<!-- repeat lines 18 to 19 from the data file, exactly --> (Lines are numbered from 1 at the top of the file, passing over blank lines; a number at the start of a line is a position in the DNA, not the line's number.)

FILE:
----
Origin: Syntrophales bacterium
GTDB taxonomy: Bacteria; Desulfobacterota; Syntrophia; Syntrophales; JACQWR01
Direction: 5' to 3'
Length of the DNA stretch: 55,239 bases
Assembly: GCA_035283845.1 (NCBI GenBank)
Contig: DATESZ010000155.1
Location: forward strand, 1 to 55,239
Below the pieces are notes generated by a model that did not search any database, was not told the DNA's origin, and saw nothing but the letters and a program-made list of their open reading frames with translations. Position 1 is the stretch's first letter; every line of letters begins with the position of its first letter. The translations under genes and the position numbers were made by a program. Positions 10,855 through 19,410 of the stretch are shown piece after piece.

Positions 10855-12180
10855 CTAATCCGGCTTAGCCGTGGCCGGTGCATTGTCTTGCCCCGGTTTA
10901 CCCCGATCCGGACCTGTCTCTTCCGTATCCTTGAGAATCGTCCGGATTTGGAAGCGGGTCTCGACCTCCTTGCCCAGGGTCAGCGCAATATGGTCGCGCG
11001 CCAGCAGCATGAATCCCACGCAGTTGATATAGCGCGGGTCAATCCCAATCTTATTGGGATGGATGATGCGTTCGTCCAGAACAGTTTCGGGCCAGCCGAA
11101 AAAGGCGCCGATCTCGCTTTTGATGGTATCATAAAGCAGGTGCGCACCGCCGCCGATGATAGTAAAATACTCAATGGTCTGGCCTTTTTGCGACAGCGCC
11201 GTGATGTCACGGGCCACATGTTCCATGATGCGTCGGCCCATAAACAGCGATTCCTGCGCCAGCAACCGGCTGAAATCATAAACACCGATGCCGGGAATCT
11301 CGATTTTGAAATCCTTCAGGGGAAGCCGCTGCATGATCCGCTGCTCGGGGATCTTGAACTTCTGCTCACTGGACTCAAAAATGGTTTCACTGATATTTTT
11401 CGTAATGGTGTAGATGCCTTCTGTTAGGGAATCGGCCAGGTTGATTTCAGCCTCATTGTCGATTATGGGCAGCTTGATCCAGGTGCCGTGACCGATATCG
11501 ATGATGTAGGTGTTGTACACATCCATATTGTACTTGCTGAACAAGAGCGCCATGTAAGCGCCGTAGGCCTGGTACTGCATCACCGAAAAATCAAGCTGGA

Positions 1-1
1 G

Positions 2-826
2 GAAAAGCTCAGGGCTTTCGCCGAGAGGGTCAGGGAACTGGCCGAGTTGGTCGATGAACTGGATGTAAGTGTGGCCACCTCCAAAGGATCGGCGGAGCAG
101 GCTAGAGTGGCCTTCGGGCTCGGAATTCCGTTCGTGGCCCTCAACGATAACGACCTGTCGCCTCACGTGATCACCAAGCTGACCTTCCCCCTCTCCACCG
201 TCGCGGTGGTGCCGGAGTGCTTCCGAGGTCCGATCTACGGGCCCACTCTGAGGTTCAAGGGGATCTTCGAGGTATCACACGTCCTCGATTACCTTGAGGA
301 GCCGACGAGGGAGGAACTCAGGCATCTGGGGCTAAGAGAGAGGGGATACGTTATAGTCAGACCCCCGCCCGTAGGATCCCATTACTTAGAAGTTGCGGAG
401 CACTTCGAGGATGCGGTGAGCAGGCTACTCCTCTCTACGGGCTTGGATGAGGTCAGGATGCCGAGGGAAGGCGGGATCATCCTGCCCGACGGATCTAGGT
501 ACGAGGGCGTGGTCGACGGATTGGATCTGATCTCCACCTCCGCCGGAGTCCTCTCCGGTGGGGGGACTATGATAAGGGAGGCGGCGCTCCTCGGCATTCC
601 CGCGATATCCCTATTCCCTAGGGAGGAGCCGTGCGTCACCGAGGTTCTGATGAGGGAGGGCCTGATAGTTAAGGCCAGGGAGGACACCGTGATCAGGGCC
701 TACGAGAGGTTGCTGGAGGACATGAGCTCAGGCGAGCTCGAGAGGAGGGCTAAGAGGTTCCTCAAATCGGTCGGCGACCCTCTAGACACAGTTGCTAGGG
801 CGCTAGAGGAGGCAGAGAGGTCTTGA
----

Positions 1-1
1 G